A parasitic inductance in series with a resistance as in this example causes a zero to appear in the transfer function. This zero is compensated for in the virtual probe transfer function whose magnitude and phase response are shown in Figure 7c and Figure 7d. Here you can see the corner frequency of (Lp/R)/(2 · π) ≈ 3.2MHz.
Measuring Current Sharing
Typical buck converter applications call for regulated output voltage. The output voltage is kept within the specified band against temperature, aging and load current variations by adjusting the duty cycle of the switches. This traditional feedback loop has many different implementations from full analog to full digital and many shades in between. Regardless of its implementation, the feedback loop carries the risk of instability. While the metric has been questioned in recent years, the de-facto standard way of assessing the voltage loop stability is to evaluate the small-signal open loop gain magnitude and phase in the frequency domain. When multiple phases are needed to supply the load current, additional feedback loop(s) are needed to make sure the phases share the current as planned (usually this means equal sharing). If the component losses and main parameters in the output filter were completely identical for each phase, a single control through the voltage feedback loop would be enough. In practical circuits, with the exception of current-mode control , component tolerances and unequal path impedance between each load’s output and the load require additional feedback loop(s) to equalize the current sharing. Figure 8 illustrates the output impedance seen be each of the phases in a six-phase regulator. Note that the variation across the phases is repeatable and it depends on the board layout and component placements.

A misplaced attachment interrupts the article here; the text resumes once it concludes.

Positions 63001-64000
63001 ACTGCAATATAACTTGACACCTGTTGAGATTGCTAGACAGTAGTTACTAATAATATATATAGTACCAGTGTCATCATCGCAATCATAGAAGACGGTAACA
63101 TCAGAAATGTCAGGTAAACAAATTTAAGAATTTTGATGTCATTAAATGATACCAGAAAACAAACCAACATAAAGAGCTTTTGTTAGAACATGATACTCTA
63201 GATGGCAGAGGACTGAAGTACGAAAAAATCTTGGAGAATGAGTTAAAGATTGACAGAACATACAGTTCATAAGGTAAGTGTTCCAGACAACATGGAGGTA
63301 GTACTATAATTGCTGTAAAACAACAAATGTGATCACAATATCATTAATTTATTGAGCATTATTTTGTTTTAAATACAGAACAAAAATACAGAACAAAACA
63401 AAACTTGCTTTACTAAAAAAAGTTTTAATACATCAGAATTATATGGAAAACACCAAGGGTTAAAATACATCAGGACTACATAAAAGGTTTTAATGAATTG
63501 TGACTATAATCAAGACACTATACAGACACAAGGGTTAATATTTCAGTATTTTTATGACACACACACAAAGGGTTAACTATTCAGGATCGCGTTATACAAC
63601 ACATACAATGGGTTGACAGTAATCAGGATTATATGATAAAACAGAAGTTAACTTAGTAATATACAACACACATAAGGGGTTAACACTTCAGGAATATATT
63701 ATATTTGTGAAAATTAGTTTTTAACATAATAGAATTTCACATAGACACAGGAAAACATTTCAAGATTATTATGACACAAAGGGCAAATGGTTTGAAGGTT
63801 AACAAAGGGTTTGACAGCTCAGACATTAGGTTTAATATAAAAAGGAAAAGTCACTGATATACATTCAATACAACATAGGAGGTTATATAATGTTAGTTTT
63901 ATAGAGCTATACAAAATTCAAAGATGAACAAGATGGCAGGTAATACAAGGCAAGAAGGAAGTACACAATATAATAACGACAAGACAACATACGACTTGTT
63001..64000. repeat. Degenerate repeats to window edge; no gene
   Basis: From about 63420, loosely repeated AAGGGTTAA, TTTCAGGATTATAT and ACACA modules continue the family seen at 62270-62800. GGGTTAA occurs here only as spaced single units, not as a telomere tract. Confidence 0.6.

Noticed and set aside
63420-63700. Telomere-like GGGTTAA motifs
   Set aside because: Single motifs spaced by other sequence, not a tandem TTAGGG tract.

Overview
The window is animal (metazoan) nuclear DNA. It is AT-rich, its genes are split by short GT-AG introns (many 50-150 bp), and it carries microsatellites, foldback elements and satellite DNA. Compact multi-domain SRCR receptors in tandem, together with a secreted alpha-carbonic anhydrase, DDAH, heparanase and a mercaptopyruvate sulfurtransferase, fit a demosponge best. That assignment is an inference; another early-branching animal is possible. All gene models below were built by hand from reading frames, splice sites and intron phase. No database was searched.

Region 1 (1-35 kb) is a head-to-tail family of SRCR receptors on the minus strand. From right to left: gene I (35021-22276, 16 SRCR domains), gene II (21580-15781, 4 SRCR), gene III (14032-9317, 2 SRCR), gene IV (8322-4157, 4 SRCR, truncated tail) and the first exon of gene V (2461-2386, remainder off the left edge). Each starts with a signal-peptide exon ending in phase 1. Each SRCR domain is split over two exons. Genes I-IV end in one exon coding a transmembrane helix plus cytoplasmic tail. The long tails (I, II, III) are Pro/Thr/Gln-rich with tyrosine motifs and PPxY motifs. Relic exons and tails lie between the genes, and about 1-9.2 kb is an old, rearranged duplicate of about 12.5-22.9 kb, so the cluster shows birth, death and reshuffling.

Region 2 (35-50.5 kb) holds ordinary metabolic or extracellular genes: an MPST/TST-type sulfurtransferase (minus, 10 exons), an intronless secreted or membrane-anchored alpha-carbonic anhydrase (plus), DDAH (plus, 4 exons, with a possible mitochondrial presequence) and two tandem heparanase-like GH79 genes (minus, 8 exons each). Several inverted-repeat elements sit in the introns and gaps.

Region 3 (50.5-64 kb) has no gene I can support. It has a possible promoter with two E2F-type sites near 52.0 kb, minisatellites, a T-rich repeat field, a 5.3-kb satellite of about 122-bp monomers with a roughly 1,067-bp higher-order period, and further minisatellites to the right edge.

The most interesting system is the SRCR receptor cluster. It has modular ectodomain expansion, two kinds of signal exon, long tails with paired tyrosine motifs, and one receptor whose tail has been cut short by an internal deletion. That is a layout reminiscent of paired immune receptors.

DC path resistance (blue) and output impedance (red) at each of the six phases [mOhm]
Figure 8: High-side plane resistance (blue) and output impedance magnitude at 100 kHz (red) seen by the phases in a six-phase DC-DC converter
Unfortunately in most converters the current-sharing loop is not accessible for the user; in off-theshelf digital implementations it is all in code, inaccessible to the customer. When at least parts of the current-sharing loops are accessible, a test setup is suggested to measure the open-loop gain with multiple excitation sources . Without having access to the current-sharing loop elements to open it up and inject test signal(s), we can fall back on measuring closed-loop behavior. This would be equivalent to noninvasive stability measurement (NISM)  of the voltage control loop. The stimulus can be applied to the common output of the regulator, either by an external source or by relying on the varying activity of the real load circuit. These options are detailed in the following sub sections.
If we have a suitable voltage-to-current translator available, we can generate any load-current waveform by applying the selected waveform from a laboratory source to the voltage-to-current translator’s input and using the controlled current output to load the DUT. For relatively small currents and medium slew rates, we can use a bipolar or metal-oxide-semiconductor (MOS) transistor in emitter-follower mode and use it as a one-quadrant open-loop voltage-to-current converter. Some of the DC-DC converter evaluation boards have such a circuit placed on the board, ready for us to use. For high currents and very high slew rates the main challenge becomes the connection between the current source and DUT. Resistance and inductance of the connection will create voltage drops, reducing the voltage available for the active device, eventually setting a limit on the maximum current and slew rate. As an illustrative example, lets assume a 1 mΩ and 100pH connection impedance. Having a 100 A current step with 1000 A/µs slew rate, the resulting static voltage drop is 1 mΩ · 100 A = 100 mV and the dynamic voltage drop is 100 pH · 1000 A/µs = 100 mV, resulting in a 200 mV reduction of the available voltage for the active device. To overcome these limitations, custom fixtures can be created that minimize the voltage droop on the interconnect s . Once we have a voltage-to-current translator, we can drive it to create any of the possible cases: small-signal, large-signal, swept-frequency sine wave or transient stimulus.